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Kimberley Jones

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EMAIL KIMBERLEY JONES
TWITTER: @chronkimjones

A graduate of the Michener Center for Writers at the University of Texas, Kimberley Jones has written about film, books, and pop culture for The Austin Chronicle since 2000. The Association of Alternative Newsmedia awarded her film reviews first place for Arts Criticism in 2013.

58 articles in 2001   •   page 2 of 2

The Widow of Saint-Pierre

On a dreary, wind-ravaged island in 1859, an innocent man is killed by two sailors. Drunk silly, they jab a knife in him to determine...

Film Review, Apr. 6, 2001

Someone Like You

After a bull has mated once with a cow, he'll never go back to her, always choosing a new cow over the old. What if...

Film Review, Mar. 30, 2001

Rollercoaster

rollercoaster is like an afterschool special from hell, if hell were Canada and that pesky VD didn't get cleared up by the end of the...

Film Review, Mar. 23, 2001

Amores Perros

Screens Feature, Mar. 16, 2001

Porn Star: The Legend of Ron Jeremy

Screens Feature, Mar. 16, 2001

The Slow Business of Going The Slow Business of Going

Screens Feature, Mar. 16, 2001

Lontano in Fondo Agli Occhi/An Impure Glance

Screens Feature, Mar. 16, 2001

The Trouble With Lou

Screens Feature, Mar. 16, 2001

Get Over It

Hey, get this! It's another broken hearts & bubblegum teen flick! Based on Shakespeare! Featuring a TRL mainstay! Still reading? Then you probably fall into...

Film Review, Mar. 9, 2001

Ratcatcher

Glasgow, mid-Seventies. A garbagemen's strike afflicts the city. While boys muck around in the diseased water, a drowning occurs, and 12-year-old James Gillespie's life changes forever. From the first moments of this bleak Scottish export, the misery of these people is deeply felt. Children come of age long before their time as families are broken by poverty, drink, death, and grime. Yet writer/director Ramsay produces poetry in all this devastation. Ratcatcher is an inner-city tragedy that plays its story simply, sorrowfully, and beautifully.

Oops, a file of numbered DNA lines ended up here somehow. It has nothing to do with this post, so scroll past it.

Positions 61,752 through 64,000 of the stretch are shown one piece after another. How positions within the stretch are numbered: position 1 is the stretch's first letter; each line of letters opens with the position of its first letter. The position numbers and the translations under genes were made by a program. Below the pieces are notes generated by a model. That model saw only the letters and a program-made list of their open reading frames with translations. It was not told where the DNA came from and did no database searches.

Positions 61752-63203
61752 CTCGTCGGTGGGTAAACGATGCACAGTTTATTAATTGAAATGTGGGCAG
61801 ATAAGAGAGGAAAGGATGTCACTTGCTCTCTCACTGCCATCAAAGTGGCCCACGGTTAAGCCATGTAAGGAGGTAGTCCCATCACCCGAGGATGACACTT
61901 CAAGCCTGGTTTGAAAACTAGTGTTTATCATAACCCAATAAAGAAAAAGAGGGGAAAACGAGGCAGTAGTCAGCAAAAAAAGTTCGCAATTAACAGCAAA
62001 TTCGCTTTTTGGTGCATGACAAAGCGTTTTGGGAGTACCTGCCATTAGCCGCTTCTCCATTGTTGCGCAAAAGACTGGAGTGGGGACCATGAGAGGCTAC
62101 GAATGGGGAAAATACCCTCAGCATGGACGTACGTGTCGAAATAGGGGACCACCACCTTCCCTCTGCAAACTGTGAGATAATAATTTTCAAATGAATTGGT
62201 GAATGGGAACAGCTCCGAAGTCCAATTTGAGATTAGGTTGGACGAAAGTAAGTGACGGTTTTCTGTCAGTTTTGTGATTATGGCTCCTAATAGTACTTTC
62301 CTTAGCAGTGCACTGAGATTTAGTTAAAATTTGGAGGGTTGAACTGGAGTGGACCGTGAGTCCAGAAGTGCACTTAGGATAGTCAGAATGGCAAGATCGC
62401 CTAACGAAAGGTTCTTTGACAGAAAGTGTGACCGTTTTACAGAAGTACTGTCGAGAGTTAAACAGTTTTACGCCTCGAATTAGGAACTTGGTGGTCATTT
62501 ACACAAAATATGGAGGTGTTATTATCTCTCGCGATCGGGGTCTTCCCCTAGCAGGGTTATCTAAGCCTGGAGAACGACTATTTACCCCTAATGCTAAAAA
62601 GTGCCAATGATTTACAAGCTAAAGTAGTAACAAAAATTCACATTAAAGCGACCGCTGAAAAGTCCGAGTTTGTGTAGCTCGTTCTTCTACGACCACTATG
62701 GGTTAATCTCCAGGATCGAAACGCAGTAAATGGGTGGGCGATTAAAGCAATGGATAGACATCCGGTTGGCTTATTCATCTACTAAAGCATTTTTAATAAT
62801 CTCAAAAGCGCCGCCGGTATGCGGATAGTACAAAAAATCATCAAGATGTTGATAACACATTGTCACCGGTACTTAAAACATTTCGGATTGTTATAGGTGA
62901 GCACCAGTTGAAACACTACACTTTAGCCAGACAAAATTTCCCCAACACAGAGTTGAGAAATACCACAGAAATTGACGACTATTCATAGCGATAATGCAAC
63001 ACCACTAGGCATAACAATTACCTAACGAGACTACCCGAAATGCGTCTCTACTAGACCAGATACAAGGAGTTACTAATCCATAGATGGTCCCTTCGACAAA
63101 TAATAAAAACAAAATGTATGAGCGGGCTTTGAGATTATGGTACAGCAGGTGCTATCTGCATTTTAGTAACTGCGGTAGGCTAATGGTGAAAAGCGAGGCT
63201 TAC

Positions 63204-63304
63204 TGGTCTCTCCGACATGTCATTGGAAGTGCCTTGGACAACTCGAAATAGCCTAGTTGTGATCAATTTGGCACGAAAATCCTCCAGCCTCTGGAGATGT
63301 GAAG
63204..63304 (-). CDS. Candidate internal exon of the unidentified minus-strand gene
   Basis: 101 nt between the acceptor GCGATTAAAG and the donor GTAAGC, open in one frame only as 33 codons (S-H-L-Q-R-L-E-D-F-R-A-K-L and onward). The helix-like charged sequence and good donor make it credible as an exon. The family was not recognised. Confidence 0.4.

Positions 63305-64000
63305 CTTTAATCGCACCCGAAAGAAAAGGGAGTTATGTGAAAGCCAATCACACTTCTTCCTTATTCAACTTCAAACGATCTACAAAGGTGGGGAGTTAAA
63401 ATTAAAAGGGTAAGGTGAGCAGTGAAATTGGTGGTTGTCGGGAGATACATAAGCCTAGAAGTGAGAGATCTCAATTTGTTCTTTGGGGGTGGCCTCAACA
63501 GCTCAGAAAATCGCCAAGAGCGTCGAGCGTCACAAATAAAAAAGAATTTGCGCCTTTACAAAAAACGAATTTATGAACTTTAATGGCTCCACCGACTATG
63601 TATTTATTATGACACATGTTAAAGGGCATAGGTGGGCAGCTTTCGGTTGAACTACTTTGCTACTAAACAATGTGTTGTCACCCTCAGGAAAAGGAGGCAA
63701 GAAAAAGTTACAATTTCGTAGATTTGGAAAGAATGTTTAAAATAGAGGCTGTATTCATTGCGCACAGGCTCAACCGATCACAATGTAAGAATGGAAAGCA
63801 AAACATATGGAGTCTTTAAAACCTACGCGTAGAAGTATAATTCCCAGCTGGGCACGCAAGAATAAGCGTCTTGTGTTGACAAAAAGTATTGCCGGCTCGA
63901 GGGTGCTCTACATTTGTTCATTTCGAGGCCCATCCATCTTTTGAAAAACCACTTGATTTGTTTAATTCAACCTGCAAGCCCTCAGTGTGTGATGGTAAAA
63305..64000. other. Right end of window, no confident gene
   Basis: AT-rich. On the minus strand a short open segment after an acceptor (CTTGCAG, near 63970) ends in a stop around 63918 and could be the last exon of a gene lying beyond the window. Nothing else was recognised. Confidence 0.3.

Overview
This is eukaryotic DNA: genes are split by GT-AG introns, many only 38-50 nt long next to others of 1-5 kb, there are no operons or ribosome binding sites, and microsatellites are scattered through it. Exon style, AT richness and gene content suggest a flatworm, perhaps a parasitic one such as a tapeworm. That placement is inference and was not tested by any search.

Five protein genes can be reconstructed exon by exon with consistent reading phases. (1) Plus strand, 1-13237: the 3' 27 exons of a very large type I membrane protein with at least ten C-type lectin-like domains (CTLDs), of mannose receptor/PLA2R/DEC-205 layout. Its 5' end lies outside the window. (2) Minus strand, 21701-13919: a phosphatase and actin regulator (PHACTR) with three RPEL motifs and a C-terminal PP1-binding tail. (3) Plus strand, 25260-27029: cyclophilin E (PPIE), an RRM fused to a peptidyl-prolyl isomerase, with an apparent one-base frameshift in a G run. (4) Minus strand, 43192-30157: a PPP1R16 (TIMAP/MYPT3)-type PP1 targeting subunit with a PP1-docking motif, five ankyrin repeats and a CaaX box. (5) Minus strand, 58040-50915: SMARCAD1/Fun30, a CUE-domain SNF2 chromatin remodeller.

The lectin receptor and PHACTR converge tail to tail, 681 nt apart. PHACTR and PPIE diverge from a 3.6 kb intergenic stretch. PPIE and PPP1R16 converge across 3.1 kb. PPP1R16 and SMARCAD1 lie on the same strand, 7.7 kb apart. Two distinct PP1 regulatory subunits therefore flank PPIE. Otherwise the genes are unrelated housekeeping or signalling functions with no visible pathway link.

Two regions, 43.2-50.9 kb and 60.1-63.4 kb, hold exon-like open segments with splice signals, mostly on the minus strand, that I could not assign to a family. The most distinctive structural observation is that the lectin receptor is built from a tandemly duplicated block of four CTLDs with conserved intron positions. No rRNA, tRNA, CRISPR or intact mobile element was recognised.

Film Review, Mar. 2, 2001

Fighting Words

David Gordon Green Slams Indie Filmmakers and Snubs Cannes. Who Is This Kid, Anyway?

Screens Feature, Feb. 23, 2001

Before Night Falls

There are times in Before Night Falls when it physically hurts to watch. Yes, the scenes of violence are terrifying to behold, like when a...

Film Review, Feb. 9, 2001

Head Over Heels

A nagging refrain kept popping in my head as I watched Head Over Heels: M-I-C-K-E-Y M-O-U-S-E. This isn't a Disney film; there aren't any pesky...

Film Review, Feb. 2, 2001

Sugar & Spice

I vaguely recall first seeing that little ditty about sugar and spice and everything nice -- maybe embroidered on a pillow, probably in pink --...

Film Review, Jan. 26, 2001

Future-Kill, Roadie

Hoping to capitalize on the success of Tobe Hooper's 1974 surprise horror hit Texas Chain Saw Massacre, Future-Kill reunited that film's stars Neal and Burns and aimed for a similar creepy / kitschy vein. It failed.Meat Loaf quits his day job to become the world's best roadie. Sound weird? It is.

Screens Review, Jan. 26, 2001

The Wedding Planner

As the lovelorn wedding planner Maria (Lopez) puts it, those who can't wed, plan. And those who can't produce smart, sexy material in keeping with...

Film Review, Jan. 25, 2001

Save the Last Dance

A surprisingly ambitious teen film, Save the Last Dance uses the marriage of hip-hop and ballet as the backdrop for its story of first love...

Film Review, Jan. 12, 2001

State and Main

Mamet's story about a big-budget Hollywood production that steamrolls into a little Vermont town is told with a gentle smirk.

Film Review, Jan. 11, 2001

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